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PROPAGATING THE CULTURE OF VIOLENCE

Fears are rife among political observers that the 2010 election would be the bloodiest
political exercise our nation’s history.

I just hope that they are wrong, but when you come to think of it, their worries have some
real basis. At least 57 lives were wasted in Maguindanao just hours after Comelec opened
its doors to those who seek elective posts! More than 30 journalists perished on that
incident that can be equated as a crime against humanity.

Information has it, that the number of politicians running for elective positions that are
supported by private armies is growing in spite of government’s warning against it and
the creation of a body to tear them down.

The warning came from the Philippine Institute for Peace, Violence and Terrorism
Research who called on the authorities to make immediate action against what they call
“entrepreneurs of violence” that are openly hired as goons of politicians all over the
country.

But what makes politicians employ violence to win in an election?

I believe that this thought had its pedigree from the success of political warlords who
through generations have successfully maintained their fiefdom. Having political control
and influence over an area could bring in vast power and wealth.

The strategy must have influenced the new breed of politicians who, because of
insatiability and the amazing sensation of power, would no longer want relinquish the
position other than their own family. The process created pseudo structures in governance
that in reality are merely formed to secure the family’s interest in maintaining their
fiefdom. The private army, they thought, could complete this control albeit temporarily as
it could only bring in more violence from those who want to seize control, and or from
those who were felt aggrieved by the excesses of the armed goons.

It seems that we are all hopeless against this. Police Director General Versoza is pleading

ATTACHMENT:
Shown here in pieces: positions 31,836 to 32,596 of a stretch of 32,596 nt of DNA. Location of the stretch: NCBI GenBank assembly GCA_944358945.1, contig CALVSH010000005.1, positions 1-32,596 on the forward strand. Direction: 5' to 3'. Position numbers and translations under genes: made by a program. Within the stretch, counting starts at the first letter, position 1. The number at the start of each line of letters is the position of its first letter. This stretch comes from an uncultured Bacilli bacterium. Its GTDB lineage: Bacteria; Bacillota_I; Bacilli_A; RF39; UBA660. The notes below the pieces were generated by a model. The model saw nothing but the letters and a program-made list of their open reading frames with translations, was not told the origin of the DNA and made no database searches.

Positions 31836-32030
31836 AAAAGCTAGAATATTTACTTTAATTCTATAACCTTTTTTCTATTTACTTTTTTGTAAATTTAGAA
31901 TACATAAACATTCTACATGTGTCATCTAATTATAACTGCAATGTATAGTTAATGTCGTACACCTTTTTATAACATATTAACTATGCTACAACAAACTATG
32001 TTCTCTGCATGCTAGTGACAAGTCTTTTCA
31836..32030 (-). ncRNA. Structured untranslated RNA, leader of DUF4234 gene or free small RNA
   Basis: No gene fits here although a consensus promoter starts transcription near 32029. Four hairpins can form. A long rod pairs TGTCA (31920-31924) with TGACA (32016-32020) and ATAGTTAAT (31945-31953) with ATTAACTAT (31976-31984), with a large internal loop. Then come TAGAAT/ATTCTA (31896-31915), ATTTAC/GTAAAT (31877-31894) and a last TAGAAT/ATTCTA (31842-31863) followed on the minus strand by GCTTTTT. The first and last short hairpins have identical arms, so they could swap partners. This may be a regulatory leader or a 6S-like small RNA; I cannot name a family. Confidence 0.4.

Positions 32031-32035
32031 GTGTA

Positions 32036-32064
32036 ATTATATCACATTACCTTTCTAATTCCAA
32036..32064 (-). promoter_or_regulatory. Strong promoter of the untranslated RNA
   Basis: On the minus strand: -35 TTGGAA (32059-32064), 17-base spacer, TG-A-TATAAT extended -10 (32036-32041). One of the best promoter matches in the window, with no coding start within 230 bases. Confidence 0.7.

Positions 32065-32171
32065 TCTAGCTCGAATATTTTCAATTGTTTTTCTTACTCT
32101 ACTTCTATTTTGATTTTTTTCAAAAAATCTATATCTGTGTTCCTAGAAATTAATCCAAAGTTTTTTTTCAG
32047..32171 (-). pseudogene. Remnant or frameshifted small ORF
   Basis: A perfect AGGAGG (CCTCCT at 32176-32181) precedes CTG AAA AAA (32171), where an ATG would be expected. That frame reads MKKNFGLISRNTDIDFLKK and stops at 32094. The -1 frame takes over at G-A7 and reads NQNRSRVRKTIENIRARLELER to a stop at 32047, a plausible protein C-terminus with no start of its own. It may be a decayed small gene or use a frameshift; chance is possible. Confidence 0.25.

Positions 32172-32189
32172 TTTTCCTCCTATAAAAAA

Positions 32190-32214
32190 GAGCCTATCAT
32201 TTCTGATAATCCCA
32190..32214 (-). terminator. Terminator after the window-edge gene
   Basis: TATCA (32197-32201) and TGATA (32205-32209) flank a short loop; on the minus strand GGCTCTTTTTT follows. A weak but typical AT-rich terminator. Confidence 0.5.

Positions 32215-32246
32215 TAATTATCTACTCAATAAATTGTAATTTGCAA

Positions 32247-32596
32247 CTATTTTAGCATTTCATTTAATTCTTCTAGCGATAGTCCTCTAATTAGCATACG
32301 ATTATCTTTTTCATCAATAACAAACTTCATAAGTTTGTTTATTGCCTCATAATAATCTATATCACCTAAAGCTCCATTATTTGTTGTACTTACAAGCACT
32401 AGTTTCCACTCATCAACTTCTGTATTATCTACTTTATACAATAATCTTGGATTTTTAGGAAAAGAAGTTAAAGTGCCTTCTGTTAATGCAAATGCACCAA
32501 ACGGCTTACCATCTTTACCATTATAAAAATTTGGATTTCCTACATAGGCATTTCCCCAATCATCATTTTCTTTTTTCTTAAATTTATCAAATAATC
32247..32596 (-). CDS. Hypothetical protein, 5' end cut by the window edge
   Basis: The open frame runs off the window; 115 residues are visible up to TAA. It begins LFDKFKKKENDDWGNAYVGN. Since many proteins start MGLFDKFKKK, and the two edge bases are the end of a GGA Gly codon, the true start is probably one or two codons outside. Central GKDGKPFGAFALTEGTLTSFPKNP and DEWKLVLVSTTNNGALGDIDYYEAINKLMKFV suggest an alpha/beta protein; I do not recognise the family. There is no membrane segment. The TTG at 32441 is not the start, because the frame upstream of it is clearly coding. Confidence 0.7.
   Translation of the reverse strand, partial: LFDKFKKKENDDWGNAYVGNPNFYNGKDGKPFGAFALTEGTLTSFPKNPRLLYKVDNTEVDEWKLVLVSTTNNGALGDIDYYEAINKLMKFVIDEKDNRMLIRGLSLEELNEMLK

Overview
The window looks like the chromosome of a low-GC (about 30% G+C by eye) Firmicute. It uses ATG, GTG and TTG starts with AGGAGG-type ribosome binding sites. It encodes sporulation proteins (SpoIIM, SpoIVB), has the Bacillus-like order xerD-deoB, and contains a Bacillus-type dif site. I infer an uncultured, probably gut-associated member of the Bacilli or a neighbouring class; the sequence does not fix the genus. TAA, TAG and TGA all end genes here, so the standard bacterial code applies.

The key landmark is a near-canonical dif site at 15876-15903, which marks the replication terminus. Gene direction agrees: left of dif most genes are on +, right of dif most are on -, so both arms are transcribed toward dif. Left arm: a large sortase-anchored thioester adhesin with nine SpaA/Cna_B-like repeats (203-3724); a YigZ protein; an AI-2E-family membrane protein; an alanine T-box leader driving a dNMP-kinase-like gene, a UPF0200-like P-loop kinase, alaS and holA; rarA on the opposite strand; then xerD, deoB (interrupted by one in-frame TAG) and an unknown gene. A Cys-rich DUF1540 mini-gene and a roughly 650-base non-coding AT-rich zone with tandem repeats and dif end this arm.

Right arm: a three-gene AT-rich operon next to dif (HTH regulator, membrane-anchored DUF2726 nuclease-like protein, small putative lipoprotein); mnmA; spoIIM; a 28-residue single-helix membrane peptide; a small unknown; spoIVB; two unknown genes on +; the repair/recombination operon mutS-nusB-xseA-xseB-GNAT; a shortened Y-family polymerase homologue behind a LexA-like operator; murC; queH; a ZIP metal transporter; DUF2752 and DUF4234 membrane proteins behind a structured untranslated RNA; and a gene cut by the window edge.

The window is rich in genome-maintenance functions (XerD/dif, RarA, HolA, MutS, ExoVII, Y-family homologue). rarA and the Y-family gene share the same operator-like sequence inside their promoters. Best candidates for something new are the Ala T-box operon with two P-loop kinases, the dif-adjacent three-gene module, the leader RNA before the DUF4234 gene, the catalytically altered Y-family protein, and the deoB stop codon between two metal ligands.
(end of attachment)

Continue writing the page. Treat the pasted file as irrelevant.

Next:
the politicians “to abandon violence… and make this coming election a peaceful one.”
Since that start from the filing of the certificate of candidacy, more than 90 people have
died in election related violence. This figure is on track to surpass the 189 deaths during
the presidential election of 2004.

Some believed that Filipinos loved guns, thus making creating private armies would not
be difficult. Buying guns in this country is like buying candies, and that gun dealers are
too much willing to assist the buyers to secure a license. There may be some truth in it,
but maybe it is about the philosophy of how to achieve power makes our elections
violent.
According to some strands of thought, such as those associated with Machiavelli,
Hobbes, and Weber, politics is about power and power relies on violence as its key
instruments.

However, too much violence as experienced, diminishes the power of those who employ
it. Some of those under the control of governments employing violence to rule would
certainly meet resistance along the way, and until fundamental changes are made, the
conflict would just swell to a point where the resistance would also use violence as a
method against its political leaders.

Violence brings nothing more but more hatred. I read several papers about the effects of
political violence to the different sectors of the society, and they are one in the conclusion
that political violence is the primary root that yields the culture of violence in a society.
To the children, the implications are sad and politically very serious – a person who is
unable to trust and unable to create lasting and respectful relationships including
friendship, political alliances and working relationships.

Thus, every time violence erupts during election, it reinforces the credence that
aggressive attitudes and violent behavior are normal and acceptable in an environment
where violence is viewed as an acceptable way to get and maintain power and to solve
problems.

And the cycle goes on.

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